Not Ready to Make Nice: Guerrilla Girls in the Artworld and Beyond is a new exhibition featuring major works from international projects by the anonymous feminist collective that has been urging museums toward equality for almost 30 years, the expansive, multimedia Not Ready exhibition includes iconic pieces from the group’s 1980s and 90s activism as well as behind-the-scenes photos, love letters and hate mail.
Since 1985, Guerrilla Girls have been combining humor, hard facts and art on street posters, billboards and stickers to draw attention to the underrepresentation of female and minority artists in museums around the world. Their most iconic poster, a collaged image of a nude concubine (Ingres La Grande Odalisque) adorned with a gorilla mask, posed the question: Do women have to be naked to get into the Met. Museum? The statistical answers have been updated by the Guerrilla Girls over the years, with results ranging from females accounting for less than 5 percent of artists in the Metropolitan’s Modern Art section but 85 percent of the nudes in 1989, to less than 4 percent of the artists and 76 percent of the nudes in 2011.
They’ve published five books, most recently “The Guerrilla Girls’ Art Museum Activity Book,” with fun facts about art museums (such as, gift shop executives have higher salaries than curators), hosted workshops, mounted billboards, and distributed stickers and posters designed for other activists to plaster on bathroom stall doors and in gift shops. All along, the Guerrilla Girls have maintained their anonymity by adopting the names of dead female artists and wearing gorilla masks. One of the founding members of the group will join curator Neysa Page-Lieberman for a conversational lecture at the Krannert Art Museum auditorium at 7 p.m. on Feb. 27.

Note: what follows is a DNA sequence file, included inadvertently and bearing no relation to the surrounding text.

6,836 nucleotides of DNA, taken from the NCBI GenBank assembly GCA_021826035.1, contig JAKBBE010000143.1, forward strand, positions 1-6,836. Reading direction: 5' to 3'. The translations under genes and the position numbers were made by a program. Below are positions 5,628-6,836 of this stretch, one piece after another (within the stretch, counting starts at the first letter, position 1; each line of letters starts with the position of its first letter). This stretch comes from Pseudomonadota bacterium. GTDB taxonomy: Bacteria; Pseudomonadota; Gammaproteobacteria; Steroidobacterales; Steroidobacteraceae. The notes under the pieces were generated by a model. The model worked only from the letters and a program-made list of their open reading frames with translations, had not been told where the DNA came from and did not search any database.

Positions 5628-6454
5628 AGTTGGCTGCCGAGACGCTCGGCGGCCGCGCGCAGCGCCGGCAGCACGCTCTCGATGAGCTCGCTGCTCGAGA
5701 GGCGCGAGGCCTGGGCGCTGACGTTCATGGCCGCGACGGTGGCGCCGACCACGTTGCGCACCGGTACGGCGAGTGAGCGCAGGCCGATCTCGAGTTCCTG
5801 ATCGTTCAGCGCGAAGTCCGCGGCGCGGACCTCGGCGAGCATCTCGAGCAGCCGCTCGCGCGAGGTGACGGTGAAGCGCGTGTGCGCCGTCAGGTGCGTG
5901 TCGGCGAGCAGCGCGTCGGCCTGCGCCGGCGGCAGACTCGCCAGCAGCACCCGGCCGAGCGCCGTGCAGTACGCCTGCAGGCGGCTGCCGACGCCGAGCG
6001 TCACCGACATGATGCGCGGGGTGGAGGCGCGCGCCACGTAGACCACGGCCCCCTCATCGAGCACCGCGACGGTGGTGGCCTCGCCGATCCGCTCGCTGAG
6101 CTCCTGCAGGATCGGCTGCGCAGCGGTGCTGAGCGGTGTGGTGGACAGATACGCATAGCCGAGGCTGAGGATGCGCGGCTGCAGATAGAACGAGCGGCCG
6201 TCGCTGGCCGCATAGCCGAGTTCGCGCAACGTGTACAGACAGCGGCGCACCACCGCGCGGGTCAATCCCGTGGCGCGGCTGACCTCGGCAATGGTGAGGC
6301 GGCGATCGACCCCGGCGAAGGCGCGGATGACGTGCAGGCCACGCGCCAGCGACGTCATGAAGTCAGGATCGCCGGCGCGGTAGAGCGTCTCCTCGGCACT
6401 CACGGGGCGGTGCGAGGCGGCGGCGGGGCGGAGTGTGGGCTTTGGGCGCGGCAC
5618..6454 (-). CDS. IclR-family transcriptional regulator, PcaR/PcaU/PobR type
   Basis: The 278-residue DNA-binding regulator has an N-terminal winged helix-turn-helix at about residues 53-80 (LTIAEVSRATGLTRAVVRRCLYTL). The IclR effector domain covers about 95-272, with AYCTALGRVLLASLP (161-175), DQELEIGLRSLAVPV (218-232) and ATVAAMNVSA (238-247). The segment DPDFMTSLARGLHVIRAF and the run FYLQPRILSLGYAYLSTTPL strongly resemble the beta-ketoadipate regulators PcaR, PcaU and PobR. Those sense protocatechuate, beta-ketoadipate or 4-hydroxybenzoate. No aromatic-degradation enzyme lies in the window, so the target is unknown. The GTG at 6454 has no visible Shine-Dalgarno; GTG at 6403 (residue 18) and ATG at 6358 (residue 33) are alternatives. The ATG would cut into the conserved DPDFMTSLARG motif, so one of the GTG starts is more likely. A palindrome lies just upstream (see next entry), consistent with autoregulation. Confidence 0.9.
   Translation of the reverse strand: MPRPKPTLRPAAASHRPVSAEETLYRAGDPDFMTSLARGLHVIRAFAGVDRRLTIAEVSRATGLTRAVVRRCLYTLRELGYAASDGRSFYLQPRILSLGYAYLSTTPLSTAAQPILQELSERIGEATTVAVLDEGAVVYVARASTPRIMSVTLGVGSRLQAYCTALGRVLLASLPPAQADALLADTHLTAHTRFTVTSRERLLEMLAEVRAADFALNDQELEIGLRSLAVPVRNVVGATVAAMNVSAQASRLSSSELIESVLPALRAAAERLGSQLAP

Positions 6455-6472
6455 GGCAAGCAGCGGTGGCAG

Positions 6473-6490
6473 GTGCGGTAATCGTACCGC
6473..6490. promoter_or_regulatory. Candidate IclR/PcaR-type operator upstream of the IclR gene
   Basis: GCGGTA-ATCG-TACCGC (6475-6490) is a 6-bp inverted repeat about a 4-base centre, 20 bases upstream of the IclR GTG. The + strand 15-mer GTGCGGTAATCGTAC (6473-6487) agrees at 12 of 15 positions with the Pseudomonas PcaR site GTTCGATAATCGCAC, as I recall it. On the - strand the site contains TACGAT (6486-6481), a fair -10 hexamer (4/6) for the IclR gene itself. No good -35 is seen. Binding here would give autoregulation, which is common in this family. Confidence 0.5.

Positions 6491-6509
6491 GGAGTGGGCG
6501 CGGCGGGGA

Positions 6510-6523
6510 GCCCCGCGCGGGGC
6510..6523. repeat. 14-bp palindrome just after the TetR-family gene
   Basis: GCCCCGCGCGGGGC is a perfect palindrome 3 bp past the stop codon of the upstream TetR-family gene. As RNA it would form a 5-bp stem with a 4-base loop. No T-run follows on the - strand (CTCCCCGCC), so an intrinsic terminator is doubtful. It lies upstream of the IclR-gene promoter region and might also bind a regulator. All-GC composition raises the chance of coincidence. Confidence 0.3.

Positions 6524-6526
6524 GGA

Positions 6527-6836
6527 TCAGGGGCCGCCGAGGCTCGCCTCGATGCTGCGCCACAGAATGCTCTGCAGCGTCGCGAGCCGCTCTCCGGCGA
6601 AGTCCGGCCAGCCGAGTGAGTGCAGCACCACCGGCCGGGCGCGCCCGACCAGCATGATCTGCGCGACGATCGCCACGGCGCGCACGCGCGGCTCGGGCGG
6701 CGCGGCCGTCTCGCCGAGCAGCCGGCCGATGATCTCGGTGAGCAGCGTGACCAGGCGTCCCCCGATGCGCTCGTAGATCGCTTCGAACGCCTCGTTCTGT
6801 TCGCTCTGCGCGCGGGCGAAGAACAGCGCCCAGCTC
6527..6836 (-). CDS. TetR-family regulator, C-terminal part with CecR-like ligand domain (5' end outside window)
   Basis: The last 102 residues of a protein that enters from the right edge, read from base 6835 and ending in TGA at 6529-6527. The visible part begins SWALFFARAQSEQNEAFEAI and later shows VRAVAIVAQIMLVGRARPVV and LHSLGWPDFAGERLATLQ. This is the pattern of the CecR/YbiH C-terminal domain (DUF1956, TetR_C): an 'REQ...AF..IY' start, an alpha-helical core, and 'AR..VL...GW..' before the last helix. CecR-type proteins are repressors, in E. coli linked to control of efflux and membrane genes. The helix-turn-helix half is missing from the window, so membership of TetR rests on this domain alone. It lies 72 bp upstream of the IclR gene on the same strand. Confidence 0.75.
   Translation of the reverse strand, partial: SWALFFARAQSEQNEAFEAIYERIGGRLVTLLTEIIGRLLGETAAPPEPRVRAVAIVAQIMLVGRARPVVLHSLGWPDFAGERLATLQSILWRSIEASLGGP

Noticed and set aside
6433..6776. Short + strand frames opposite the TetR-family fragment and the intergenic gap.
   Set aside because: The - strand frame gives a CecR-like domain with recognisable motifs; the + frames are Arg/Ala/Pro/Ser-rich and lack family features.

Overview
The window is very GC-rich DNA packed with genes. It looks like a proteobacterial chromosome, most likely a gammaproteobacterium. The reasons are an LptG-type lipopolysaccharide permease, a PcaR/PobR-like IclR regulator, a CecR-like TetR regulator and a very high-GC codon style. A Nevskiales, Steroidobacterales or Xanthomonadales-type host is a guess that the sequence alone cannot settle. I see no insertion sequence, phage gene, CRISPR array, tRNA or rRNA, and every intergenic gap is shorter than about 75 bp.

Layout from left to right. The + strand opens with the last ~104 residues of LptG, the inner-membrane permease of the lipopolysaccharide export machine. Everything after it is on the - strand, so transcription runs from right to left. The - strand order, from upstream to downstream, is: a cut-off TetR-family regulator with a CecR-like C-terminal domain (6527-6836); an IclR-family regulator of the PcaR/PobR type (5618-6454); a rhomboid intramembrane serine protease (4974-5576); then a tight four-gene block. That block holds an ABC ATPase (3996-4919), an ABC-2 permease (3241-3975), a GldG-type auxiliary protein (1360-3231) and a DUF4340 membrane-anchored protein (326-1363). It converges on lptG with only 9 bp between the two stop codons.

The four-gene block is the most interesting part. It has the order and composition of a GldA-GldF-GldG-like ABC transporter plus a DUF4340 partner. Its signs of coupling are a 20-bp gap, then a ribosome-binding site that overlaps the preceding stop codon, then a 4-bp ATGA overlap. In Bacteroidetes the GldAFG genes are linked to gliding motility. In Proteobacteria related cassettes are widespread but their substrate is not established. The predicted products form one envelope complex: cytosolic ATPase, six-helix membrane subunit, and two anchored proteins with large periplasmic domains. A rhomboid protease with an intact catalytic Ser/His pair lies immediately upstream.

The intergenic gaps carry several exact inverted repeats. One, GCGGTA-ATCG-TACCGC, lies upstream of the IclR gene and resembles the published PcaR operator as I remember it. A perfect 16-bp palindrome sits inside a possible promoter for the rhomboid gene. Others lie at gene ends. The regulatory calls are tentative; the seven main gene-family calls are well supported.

To complement the Guerrilla Girls exhibition, the museum has selected works from its permanent collection created by artists who used similar tactics to confront inequities based on race, gender, and sexual orientation; to protest military conflict; or to criticize class disparities. Titled Art as Provocation, this exhibition includes works by Michael Ray Charles, Vernon Fisher, Barbara Kruger, Lorna Simpson and Carrie Mae Weems. Another exhibition which opened Jan. 23 at the museum features Victor Ekpuk, whose work is included in the permanent collections of the World Bank and the Smithsonian Institution’s National Museum of African Art.
Ekpuk is known for his improvisational use of nsibidi pictographs that have served as a means of written communication for centuries in West Africa and his native Nigeria. His early fascination with this encoded writing has evolved from a pedagogical environment to drawings and paintings. This exhibition, Auto-Graphics, displays some of his newest work, incorporating collage, digital prints and large-scale drawings, including one that he will draw directly onto the Krannert Art Museum wall. Ekpuk will return to Krannert Art Museum for a Gallery Conversation with art history professor Prita Meier and exhibition curator Allyson Purpura at 5:30 p.m.
From Jan. 23 at the University of Illinois’ (USA) Krannert Art Museum. Admission is free; suggested donation $3.